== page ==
A new generation of standards is enabling a slew of secure peripherals with individualized access levels. This avoids the problems that can occur with a single trusted environment, where a breach of one peripheral can be used to access all the others. With multiple levels of access, the peripherals and assets that require the most security (such as those handling credit card numbers) can still be kept secure from other peripherals.

The Open Core Protocol International Partnership specification is establishing a standard for building secure peripherals based on a signal on the bus. To set different levels of access, the signal can be defined by an arbitrary number of bits. That will allow processor cores to incorporate capabilities similar to those of secure machines, and chip designers can use various peripherals to build secure systems.

Trusted environment
So far, trusted environments have been built with proprietary technology as closed systems and only on new processor cores. Consequently, new applications are time-consuming to develop and verify, and are not backward-compatible. But there are better ways to build them.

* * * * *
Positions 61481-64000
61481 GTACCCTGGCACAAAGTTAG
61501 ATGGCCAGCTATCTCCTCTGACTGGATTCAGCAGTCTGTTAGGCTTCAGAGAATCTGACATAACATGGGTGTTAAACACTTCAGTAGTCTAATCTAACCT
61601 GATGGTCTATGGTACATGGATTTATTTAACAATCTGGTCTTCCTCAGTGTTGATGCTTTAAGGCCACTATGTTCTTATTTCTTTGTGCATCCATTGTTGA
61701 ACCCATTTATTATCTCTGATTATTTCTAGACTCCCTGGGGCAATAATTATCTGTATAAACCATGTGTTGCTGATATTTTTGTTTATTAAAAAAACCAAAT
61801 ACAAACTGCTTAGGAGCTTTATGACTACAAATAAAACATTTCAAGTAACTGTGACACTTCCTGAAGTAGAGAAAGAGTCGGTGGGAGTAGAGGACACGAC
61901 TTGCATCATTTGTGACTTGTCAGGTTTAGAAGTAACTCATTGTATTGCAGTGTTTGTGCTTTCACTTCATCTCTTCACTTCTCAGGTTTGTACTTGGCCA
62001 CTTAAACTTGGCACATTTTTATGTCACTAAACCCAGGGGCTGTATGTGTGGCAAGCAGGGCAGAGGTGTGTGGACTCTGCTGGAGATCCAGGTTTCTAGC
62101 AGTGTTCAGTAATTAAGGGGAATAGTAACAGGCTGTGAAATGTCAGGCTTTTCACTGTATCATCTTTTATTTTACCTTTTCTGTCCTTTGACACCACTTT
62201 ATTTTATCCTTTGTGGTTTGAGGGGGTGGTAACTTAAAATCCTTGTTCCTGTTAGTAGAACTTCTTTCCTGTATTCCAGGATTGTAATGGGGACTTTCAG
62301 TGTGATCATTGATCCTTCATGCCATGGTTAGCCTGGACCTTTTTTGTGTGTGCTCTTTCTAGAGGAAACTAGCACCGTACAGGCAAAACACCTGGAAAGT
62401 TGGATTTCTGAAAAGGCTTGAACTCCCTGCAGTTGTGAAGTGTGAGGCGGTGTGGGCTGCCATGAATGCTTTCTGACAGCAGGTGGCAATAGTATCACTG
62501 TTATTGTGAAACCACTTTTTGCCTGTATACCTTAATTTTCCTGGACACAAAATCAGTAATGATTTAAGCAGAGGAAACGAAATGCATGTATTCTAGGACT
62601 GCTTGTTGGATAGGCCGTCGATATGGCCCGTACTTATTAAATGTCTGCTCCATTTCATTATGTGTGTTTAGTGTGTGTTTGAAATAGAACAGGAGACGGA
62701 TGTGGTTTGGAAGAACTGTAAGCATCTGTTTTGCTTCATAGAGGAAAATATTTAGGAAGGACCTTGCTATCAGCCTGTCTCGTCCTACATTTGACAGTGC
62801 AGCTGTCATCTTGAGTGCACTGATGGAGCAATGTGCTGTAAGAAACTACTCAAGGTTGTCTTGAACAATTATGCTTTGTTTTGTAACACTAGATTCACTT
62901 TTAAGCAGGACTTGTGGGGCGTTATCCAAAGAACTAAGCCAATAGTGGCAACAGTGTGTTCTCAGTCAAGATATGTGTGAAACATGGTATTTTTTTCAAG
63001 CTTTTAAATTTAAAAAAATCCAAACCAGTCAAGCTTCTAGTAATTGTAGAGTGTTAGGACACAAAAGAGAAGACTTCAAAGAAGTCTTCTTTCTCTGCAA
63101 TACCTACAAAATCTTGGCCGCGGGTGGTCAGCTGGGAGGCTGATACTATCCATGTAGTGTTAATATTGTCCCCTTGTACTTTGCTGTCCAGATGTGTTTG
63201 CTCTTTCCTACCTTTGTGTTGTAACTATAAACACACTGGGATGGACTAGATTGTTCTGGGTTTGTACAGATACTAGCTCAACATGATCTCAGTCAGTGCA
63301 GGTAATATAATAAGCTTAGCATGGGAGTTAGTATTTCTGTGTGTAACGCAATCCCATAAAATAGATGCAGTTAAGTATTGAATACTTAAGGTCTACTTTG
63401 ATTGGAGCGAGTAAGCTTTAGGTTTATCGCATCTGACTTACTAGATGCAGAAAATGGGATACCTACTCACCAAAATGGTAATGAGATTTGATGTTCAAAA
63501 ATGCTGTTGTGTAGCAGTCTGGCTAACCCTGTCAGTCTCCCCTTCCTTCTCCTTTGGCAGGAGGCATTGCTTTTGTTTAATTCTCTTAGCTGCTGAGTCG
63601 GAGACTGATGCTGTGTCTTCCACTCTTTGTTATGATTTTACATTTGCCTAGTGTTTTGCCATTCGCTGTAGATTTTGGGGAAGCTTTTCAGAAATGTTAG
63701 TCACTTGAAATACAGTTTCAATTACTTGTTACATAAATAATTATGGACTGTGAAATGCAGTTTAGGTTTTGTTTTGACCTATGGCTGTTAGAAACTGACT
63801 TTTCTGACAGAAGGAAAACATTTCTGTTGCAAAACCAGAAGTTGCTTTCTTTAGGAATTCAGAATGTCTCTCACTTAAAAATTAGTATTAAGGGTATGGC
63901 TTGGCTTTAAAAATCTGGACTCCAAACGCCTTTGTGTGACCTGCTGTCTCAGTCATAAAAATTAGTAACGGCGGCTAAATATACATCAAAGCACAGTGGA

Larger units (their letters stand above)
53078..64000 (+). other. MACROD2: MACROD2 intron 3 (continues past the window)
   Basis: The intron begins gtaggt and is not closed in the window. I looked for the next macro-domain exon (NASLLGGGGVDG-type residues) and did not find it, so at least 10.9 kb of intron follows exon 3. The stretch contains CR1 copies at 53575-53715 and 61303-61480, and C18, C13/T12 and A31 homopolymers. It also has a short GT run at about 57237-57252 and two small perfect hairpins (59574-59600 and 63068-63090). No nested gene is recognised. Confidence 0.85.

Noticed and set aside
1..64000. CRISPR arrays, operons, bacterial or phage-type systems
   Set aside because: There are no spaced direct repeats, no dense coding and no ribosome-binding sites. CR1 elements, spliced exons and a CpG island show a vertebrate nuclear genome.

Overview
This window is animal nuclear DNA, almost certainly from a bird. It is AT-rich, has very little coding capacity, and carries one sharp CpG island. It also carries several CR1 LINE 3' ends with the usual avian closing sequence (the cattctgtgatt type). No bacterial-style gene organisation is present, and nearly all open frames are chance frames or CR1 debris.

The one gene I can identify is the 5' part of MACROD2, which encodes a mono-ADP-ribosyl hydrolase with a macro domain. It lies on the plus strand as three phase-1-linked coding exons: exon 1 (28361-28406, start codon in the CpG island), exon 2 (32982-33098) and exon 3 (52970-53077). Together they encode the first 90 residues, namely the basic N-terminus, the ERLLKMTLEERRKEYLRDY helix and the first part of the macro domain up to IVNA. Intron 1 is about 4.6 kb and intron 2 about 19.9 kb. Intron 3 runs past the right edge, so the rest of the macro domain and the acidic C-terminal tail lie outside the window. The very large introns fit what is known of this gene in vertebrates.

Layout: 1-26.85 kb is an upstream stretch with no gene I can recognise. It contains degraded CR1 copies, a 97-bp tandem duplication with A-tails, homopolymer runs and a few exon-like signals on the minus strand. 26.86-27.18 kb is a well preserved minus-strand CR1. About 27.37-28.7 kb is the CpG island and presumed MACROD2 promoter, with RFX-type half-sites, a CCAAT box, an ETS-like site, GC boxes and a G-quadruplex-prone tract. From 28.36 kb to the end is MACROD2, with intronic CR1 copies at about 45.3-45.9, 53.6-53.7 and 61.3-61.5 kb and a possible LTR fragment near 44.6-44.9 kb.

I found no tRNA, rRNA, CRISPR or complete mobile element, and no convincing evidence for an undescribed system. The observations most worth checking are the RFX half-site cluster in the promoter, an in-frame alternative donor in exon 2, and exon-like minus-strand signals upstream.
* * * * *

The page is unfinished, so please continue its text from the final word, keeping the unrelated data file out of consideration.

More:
For instance, the MIPS32 4KSd core augments the 4KEc embedded core with a secure memory management unit. The unit scrambles the cache interface and adds cryptographic acceleration through the SmartMIPS instruction extensions, and is designed with anti-analysis features. This mix of hardware and software adds less than 10 percent to the size of the core but provides a secure system that has already been used in smart cards.

The cryptography enhancements hasten public-key data security algorithms, providing three to 10 times the speed of a software-only implementation. Secret-key operations also benefit, but to a lesser extent.

Software cryptography allows easy field upgrades of cryptography algorithms. Therefore, a potential breach in the security algorithm doesn't require a recall of the actual cards, and the accelerated software cryptography enables a choice of algorithm on a per-application basis.

Secure memory spaces protect sensitive consumer data by application, preventing unauthorized data access by rogue applications. Built-in code-compression minimizes memory use, preserving scarce memory resources.